'What if your gun didn't jam, would I be here?': Doctor addresses Euric Cain

Meg Farris talks about the statements made by the victims of Euric Cain during a crime spree a year ago.

NEW ORLEANS -- The man responsible for a horrific, violent crime spree a year ago faced his victims in court Monday.

Euric Cain, 22, is now serving the first day of 54 years behind bars for kidnapping, rape, and trying to kill a Tulane medical student last November.
Monday Cain silently sat in court, as he listened to the emotional statements from three of his four victims.

Earlier in the month, Cain pleaded guilty to 20 felony charges, 19 of them are crimes of violence. However, Monday was the first time we got to hear the words of the brave Tulane medical student who was nearly killed trying save a woman Cain was kidnapping.

"I'd like to thank the DA's office and everyone else. Really great," said Dr. Peter Gold to the media as he walked out of court.

His quick passing 'thank you' was outside of Orleans Criminal Court after Cain's sentencing, but the words he spoke inside the courtroom were the most memorable. He held back tears in court about his family, healing from his gunshot wound, and concern for the man and woman kidnapped and raped just a day after Cain tried to shoot him twice in the head when the gun jammed.

"This incident was unimaginable. To think of the terror that one man could cause to so many different people,” said Assistant Orleans Parish District Attorney Kevin Guillory. “To think that four people could have their lives changed forever because of the actions of one person is unconscionable and unimaginable. These are some of the strongest people that I have had the pleasure of working for and working with."

The DA's office considers Cain taking the 54-year plea, without parole, a successful conclusion to the case, tantamount to life in prison, saying victims and witnesses can now avoid reliving their agony in court.

"This marks the end of what I consider to be, albeit a brief reign of terror, a very significant and serious reign of terror that was perpetrated on several victims in this community by Euric Cain," said Orleans District Attorney Leon Cannizzaro.

Cain's attorney tried to have him declared insane, but doctors did not make that diagnosis.

"He was very remorseful about what happened,” said Cain’s lawyer, Brian Woods. “As you know, some people don't speak very well when there's a lot of pressure, a lot of people in court, so he declined to make a statement at that time."

Woods did take the time to address each of Cain’s victim’s personally.

"I do give credit to his attorney, Mr. Woods, who at the conclusion of the sentencing today, did in fact personally apologize to each victim for what happened to them," noted Guillory.

Here’s Dr. Peter Gold’s full statement:

"The series of events that occurred that night still leave me in disbelief. I question the reality of those moments daily. How was everything timed so perfectly? What if scenarios play on repeat in my head? What if you had driven around the block one or two more times to scope out the scene before deciding to make your move on that girl?

I would have driven right past, no crime occurring yet.

What if I had carried cash on me that night? Would if you have taken my money and run?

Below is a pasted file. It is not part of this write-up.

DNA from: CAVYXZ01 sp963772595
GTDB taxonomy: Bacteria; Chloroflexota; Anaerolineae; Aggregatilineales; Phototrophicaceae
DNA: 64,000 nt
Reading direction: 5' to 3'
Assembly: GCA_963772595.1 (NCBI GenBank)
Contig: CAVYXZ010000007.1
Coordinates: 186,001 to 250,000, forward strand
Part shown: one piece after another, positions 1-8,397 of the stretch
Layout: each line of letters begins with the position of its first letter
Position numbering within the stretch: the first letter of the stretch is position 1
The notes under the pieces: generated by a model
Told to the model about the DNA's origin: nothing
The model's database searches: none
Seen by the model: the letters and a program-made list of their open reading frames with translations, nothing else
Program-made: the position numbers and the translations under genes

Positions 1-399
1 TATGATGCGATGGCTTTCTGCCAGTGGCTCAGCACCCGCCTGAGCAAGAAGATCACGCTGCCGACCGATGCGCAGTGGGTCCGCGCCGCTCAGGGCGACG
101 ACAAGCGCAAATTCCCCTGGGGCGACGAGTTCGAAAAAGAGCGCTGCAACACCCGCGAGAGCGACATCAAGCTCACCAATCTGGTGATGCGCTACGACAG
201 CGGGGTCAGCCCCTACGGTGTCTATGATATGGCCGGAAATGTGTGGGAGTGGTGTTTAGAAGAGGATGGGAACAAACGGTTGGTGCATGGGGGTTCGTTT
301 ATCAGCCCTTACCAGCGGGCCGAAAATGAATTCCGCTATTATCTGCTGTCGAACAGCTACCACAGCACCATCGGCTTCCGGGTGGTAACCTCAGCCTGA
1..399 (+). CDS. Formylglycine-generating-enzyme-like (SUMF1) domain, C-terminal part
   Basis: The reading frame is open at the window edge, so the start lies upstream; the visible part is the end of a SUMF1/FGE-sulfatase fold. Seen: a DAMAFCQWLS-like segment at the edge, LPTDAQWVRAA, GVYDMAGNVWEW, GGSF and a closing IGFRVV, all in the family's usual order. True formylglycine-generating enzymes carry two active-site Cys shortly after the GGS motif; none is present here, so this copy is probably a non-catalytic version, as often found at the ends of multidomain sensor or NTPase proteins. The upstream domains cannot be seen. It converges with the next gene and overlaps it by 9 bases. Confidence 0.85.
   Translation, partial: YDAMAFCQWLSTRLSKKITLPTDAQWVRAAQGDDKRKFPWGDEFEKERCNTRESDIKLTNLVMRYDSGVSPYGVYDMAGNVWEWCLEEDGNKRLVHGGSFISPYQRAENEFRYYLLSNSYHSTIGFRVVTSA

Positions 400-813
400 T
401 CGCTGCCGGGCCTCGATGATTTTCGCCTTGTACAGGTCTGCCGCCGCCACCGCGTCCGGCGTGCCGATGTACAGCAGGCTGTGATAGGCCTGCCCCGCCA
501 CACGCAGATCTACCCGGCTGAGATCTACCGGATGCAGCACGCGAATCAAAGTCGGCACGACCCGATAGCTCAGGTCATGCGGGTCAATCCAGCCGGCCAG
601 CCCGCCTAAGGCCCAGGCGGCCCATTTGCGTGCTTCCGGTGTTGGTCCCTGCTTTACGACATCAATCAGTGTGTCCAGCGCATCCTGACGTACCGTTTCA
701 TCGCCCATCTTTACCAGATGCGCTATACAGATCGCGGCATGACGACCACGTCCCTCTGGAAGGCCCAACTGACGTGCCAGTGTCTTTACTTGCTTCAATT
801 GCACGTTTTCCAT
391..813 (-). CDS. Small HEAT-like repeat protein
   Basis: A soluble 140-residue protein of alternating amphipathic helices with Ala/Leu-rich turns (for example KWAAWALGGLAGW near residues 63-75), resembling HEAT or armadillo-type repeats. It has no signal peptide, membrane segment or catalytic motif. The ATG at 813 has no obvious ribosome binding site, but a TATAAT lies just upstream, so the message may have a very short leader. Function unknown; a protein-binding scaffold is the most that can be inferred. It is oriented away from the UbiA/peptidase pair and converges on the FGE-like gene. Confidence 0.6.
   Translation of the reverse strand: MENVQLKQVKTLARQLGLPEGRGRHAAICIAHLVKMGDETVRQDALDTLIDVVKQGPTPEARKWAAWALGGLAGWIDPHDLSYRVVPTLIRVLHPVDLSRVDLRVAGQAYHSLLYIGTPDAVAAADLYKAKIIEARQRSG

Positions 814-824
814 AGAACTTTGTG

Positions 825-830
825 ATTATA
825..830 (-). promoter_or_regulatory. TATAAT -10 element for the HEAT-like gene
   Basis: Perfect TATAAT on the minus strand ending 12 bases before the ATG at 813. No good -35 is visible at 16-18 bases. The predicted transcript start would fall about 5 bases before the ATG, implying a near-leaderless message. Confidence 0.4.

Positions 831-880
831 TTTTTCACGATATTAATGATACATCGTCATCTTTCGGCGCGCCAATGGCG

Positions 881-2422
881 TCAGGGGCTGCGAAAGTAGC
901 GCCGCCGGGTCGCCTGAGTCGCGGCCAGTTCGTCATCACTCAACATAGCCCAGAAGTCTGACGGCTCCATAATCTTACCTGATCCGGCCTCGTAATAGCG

Would you still have pulled your gun and at point blank range tell me, "I am going to kill you?"

What if your car license plate wasn't in the sight of that security camera; would you be here? What if your gun didn't jam; would I be here?

I woke up two days later in the hospital surrounded by my family and a group of best friends. This moment will forever be the happiest moment in my life. I was alive. You hadn't killed me. And with my family by my side, I knew I would bounce back stronger than ever. Strong enough to stand face to face with you again.

Standing here really hurts. It tears me apart emotionally to know what you did that night and the following day. I want you to know and understand the effect your individual actions had not just on me, but on those around me. My family was a train wreck. I will never forget the pain and trauma you caused them. Can you even imagine how you made them feel? That pain you caused is a burden I carry with me forever, and you should too.

Secondly, my heart shatters for the couple you sexually assaulted the following day. Their wounds will never heal quite like mine and I feel unbelievably terrible. You committed the ultimate selfish act. I hope your justice brings them peace.

After much critical thought, I feel deeply that no human is born with the hate and rage that you proved possible that night. Violent actions like this are happening daily in our country and have become a systemic problem which is certainly a major issue in our city. I have lived in New Orleans for eight years ignoring our city’s violent reality which you abruptly showed me. I believe we are failing the youngest generation, those who come home from middle and high school with a lack of necessary familial and community support. The lack of guidance at this all-important developmental stage makes the bad path in life an easy path to choose. Being surrounded by a culture that teaches power through violence is how an altercation becomes shoot to kill.

I hope that 50 years from now when you are released from jail, you will use your remaining years to affect young people's lives in a positive way. You have heard here today how your individual actions have created so much pain and trauma, merely adding to the cultural of violence in our city. I will dedicate the rest of my life to work with and support those who want to change our culture, who don't want to see what happened on November 20, 2015, happen again. There is no reason for this terror. We can be better and working as one community we will be stronger."

(© 2016 WWL)


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